Shop Talk: Rock Frontman Turned Capitol Tech, Ian Sefchick

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HOLLYWOOD: With the right mix of ambition and creativity, a true do it yourselfer will be unstoppable. And Ian Sefchick is a true do it yourselfer.

From serving as front man, singer and guitar player in ‘90s alt rock band, Creeper Lagoon to a tech at legendary Capitol Studios, Sefchick is constantly creating. Leaving touring behind to take a job at Apex, the curious electronics junkyard haven in the San Fernando valley, Sefchick developed a unique knowledge base and skill-set that today makes him a sought after gear designer. Now, his creative evolution has brought him to yet another chapter in his career… cutting vinyl.

Catching up with Ian in the tech shop at the Capitol tower, we were able to get the story from the beginning.

When did your fascination with electronics begin?

I was really young; as soon as I was old enough to use a screwdriver I was taking apart my Christmas toys, remote control cars or whatever I could to see how they worked.

Did that come before music?

It definitely came before music. Where I grew up in Ohio, I was really into go-carts, mini bikes and taking apart engines. When I was twelve, thirteen years old that’s all I wanted to do… ride mini bikes and build gas engines… more mechanical things… and then into my early teenage years I got into music and then building guitar amplifiers. I would tear apart old record players, the old wood consoles, and take the little 6V6 tube amps out of them.

Ian Sefchick and engineer/mixer Greg Koller (Jon Brion, Of Montreal, Spoon) at Capitol. Photo by Cian Riordan.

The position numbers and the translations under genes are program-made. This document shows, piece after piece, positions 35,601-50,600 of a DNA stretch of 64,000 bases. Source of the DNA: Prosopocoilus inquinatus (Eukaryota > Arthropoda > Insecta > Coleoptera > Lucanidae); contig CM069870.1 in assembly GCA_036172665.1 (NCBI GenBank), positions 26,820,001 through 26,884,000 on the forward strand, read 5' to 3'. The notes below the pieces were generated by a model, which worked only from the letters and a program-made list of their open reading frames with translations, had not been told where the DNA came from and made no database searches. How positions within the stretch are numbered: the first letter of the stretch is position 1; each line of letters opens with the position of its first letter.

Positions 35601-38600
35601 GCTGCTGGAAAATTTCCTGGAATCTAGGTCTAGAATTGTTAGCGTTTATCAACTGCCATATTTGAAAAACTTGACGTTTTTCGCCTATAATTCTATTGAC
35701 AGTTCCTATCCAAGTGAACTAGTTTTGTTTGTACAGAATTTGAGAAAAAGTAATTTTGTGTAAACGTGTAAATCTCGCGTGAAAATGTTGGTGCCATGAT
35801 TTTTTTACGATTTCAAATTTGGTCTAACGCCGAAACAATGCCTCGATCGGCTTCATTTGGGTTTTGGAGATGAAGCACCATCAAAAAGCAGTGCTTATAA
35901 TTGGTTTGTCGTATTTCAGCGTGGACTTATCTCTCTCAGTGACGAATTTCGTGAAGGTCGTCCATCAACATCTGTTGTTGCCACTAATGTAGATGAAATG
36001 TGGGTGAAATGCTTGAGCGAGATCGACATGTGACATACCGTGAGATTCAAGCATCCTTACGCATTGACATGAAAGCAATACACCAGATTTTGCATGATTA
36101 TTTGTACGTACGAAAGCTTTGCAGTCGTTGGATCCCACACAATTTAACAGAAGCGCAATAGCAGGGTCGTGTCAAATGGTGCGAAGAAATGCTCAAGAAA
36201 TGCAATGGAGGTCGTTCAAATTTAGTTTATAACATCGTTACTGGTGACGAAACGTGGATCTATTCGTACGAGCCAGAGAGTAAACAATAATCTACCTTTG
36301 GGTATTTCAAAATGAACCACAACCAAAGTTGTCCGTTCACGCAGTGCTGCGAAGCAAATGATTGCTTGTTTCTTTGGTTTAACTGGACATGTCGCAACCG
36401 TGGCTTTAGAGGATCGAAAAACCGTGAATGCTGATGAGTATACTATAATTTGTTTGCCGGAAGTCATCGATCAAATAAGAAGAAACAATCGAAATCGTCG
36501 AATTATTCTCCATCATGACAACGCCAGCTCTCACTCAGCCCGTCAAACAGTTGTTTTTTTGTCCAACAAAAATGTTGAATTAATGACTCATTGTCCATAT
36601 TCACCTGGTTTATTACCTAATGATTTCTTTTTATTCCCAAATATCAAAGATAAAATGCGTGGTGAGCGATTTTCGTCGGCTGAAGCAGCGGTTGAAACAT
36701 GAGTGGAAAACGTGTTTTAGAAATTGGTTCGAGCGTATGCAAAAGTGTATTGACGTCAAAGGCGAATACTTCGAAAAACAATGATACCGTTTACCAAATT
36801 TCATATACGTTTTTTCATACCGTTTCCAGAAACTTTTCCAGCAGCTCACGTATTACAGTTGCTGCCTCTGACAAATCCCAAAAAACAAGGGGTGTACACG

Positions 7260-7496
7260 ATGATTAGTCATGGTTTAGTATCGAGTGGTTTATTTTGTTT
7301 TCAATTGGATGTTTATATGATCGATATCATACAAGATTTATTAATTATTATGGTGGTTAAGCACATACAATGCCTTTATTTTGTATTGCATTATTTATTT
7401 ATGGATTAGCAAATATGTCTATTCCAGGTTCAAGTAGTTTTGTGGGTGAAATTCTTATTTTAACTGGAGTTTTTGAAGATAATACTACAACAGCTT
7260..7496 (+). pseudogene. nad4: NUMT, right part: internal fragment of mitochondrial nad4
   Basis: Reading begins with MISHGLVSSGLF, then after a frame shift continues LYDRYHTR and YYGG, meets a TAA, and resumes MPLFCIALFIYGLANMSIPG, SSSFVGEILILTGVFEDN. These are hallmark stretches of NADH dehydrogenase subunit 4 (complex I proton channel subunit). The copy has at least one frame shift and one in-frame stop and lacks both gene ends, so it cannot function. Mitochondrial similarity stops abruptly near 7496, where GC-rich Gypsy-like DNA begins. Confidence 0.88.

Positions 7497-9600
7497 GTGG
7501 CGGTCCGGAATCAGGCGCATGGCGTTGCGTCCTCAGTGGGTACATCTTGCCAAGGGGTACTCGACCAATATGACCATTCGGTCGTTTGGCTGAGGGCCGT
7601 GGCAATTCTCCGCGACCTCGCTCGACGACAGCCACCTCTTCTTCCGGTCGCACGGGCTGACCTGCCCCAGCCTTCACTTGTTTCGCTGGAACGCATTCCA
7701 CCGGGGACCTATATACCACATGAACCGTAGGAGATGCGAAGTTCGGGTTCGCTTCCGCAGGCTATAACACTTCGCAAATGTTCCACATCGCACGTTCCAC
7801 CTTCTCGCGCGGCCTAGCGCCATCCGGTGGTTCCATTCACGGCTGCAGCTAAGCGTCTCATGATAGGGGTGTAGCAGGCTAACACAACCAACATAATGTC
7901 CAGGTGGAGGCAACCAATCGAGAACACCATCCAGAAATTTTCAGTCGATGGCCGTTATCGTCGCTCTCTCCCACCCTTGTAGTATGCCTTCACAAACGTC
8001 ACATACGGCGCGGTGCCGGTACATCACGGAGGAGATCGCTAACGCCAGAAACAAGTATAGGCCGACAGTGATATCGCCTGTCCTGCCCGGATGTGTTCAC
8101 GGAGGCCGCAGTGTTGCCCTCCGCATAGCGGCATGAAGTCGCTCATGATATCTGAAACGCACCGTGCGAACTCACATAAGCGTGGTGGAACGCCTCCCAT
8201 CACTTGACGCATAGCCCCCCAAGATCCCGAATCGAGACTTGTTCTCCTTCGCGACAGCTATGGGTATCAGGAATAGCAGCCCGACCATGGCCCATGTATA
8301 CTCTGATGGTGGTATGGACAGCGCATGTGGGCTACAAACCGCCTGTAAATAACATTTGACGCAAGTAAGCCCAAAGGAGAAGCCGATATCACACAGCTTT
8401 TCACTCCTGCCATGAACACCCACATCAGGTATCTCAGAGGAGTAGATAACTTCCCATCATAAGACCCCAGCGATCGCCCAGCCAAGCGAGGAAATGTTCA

Back then the Groove Tubes amp book had just come out, it had all the schematics of these amplifiers. I just studied that book with the help of a college student who did repairs for the local music shop. He showed me how to build amps out of these old consoles. I built a Champ, then a Marshall, it just went from there. Then I started making my own amps.

Audio was with me alongside being in bands, and moving to the west coast. And then my music career started. After recording with Creeper Lagoon in different studios like The Plant in Sausalito, Can Am, Cherokee and Sony, I started to get more into pro audio stuff. With the help of the DIY internet craze I taught myself how to build mic pres and compressors.

Eventually you ended up at Apex. How did that happen?

I was a customer there while building equipment for a band I was in called, “On the Speakers” for recording our record. But first, I found out about it while working at Line 6 doing product testing. Apex had all types of exotic vintage tubes, switches and transformers… everything I could ever want to build the stuff I was learning about on the internet.

I worked there for four years, during that time a lot of techs came in from the studios… I met them and I would learn from them. Primarily Fred Bova, who was the chief tech at A&M, taught me a lot just over the counter selling resistors and capacitors. Then I heard there was an opening at Capitol.

And how long have you been at Capitol?

I’ve been here for three years now. [Awhile back], Greg Koller and Jon Brion came in and we clicked instantly – they had a really deep sense of sound and that helped me a lot. There are different levels to building gear… You can easily put together a pre amp and a power amp or change tubes out of pre amps and get a different sound. Sound is so subjective and it’s easy these days to throw anything together circuit-wise and get a cool sound. Then there’s another level: when you add up gear in a whole mix… a whole production.